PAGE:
Cleveland Museum of Art Lays Out Plan for Equity and Inclusion

The Cleveland Museum of Art is pondering ways to embrace a wider audience by being more equitable and inclusive (David C. Barnett / ideastream)
The Cleveland Museum of Art is pondering ways to embrace a wider audience by being more equitable and inclusive (David C. Barnett / ideastream)
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One of the founding documents for the Cleveland Museum of Art proclaims that the museum will be: “For the benefit of all the people forever.”  But, some area residents don’t feel welcome. 

Phil Brown and Robert Williams were concentrating on an after-school game of chess on a recent afternoon at the Martin Luther King branch of the Cleveland Public Library.  Across the street, the art museum sat in the distance at the end of a beautifully-landscaped lagoon.  That is about as close as Brown has ever been to the place.

“I never went there before, even on a field trip,” he said.  “I really don’t hear about the Cleveland art museum or anything like that.”

He doesn’t really have any desire to visit either.  Williams said he was there once.  That was enough for him.

“There’s nothing really about my culture in there, so I don’t really go,” he said.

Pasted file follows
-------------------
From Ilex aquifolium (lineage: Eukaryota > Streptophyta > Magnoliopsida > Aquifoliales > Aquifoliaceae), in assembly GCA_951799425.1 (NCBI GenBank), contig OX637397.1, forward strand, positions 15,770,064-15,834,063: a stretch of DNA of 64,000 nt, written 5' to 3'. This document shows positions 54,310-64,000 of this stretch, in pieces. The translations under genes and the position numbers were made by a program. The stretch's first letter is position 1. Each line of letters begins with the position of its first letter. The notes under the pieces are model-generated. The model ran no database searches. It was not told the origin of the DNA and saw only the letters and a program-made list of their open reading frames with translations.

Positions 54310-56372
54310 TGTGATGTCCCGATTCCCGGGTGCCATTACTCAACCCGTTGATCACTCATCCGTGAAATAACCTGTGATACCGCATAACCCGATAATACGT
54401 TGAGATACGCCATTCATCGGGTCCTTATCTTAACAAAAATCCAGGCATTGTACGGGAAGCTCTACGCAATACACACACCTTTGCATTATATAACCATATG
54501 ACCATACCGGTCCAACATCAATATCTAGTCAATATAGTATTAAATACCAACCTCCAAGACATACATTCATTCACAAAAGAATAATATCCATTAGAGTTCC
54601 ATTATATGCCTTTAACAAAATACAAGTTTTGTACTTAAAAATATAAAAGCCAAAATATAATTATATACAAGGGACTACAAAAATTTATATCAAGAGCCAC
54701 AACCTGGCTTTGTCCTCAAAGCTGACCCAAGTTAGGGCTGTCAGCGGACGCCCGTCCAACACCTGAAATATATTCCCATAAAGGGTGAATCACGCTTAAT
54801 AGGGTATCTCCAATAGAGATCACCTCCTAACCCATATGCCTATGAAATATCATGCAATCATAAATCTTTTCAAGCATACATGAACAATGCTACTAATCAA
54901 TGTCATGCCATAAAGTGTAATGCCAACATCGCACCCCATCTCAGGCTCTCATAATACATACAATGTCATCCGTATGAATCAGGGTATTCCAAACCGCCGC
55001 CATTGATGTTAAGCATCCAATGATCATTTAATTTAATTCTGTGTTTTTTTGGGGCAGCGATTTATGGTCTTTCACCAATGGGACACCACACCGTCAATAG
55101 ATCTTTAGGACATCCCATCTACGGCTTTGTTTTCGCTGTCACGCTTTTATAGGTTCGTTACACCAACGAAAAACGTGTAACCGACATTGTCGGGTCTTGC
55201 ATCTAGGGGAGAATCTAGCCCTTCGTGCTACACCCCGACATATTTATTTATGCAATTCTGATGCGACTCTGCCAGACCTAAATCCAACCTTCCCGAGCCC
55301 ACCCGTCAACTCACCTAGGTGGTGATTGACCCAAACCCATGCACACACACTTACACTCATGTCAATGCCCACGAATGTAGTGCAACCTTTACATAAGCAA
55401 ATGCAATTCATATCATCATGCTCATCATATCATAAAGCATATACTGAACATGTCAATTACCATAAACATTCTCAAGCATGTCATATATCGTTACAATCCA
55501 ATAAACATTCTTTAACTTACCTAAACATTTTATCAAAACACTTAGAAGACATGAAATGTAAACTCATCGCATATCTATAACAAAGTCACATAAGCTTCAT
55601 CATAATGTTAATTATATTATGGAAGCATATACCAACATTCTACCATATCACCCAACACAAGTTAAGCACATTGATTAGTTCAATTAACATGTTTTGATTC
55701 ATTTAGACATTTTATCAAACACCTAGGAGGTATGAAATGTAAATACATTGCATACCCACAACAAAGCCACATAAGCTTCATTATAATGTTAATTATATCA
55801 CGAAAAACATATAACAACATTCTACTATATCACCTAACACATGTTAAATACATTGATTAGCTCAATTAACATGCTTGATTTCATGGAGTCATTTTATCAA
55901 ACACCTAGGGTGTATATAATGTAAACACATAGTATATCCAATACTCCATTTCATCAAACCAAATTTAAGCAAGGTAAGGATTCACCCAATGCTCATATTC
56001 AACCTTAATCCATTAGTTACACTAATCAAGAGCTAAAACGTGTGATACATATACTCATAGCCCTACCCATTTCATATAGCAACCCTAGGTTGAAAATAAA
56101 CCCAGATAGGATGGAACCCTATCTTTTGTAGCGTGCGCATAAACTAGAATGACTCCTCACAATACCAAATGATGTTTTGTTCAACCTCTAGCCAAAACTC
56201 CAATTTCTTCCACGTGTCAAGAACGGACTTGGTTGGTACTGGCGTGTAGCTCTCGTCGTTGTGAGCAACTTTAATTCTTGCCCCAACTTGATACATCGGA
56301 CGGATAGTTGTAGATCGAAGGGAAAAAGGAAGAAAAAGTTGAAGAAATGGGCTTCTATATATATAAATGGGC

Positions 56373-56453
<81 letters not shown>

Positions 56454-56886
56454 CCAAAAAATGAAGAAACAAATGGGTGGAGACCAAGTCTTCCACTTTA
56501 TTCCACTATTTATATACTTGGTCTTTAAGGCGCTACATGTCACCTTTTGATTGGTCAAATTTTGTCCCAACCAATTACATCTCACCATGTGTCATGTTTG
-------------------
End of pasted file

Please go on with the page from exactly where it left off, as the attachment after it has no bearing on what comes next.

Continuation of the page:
The sentiments of these African-American teens are among the reasons the museum created its diversity, equity and inclusion plan, which includes adding works by women and artists of color to the collection, requiring a diverse pool of candidates for every position on the staff and creating art classes and gallery tours in Spanish.

Deputy Director Cyra Levenson said the museum has pondered ways to correct historic inequities for the past three years. 

"The Mellon Foundation commissioned a report in 2015 about issues of diversity and equity in art museums," she said.  "Across the field, leadership - as in curatorial professional staff, administrators - are predominantly white.  I think the publishing of that report, while it wasn't a surprise, really set out an agenda for our field to try to address those issues.  That's where the impetus comes for us to think about this work."

That was the starting point for a wide-ranging look at all the ways that the museum connects, and sometimes doesn't connect, with the public.

"We recognize that there are reasons why our staff and our audience are less diverse than they could be," Levenson said.  "We recognize that we are not serving all audiences in our city and in our region, and we needed to create a plan of action to make sure that that happens."

Cyra Levenson (photo/ Cleveland Museum of Art)

More details on the Cleveland museum's plan from Cyra Levenson:


“It is one of the most comprehensive plans that I’ve seen.  And actually, there aren't many plans that exist,” said Porchia Moore, a professor in museum studies at Johns Hopkins University.  She’s part of a growing pool of scholars trying to foster inclusion in cultural institutions across the country.  Moore’s main concern is that there needs to be what she calls a “deep investment” in racial equity training for museum staff.


Porchia Moore (photo / Johns Hopkins University)

“I often wonder about the sustainability of these initiatives if the reality of race and racist ideologies are not actually addressed,” she said.  “We use terms like “diversity” without calling a thing a thing.”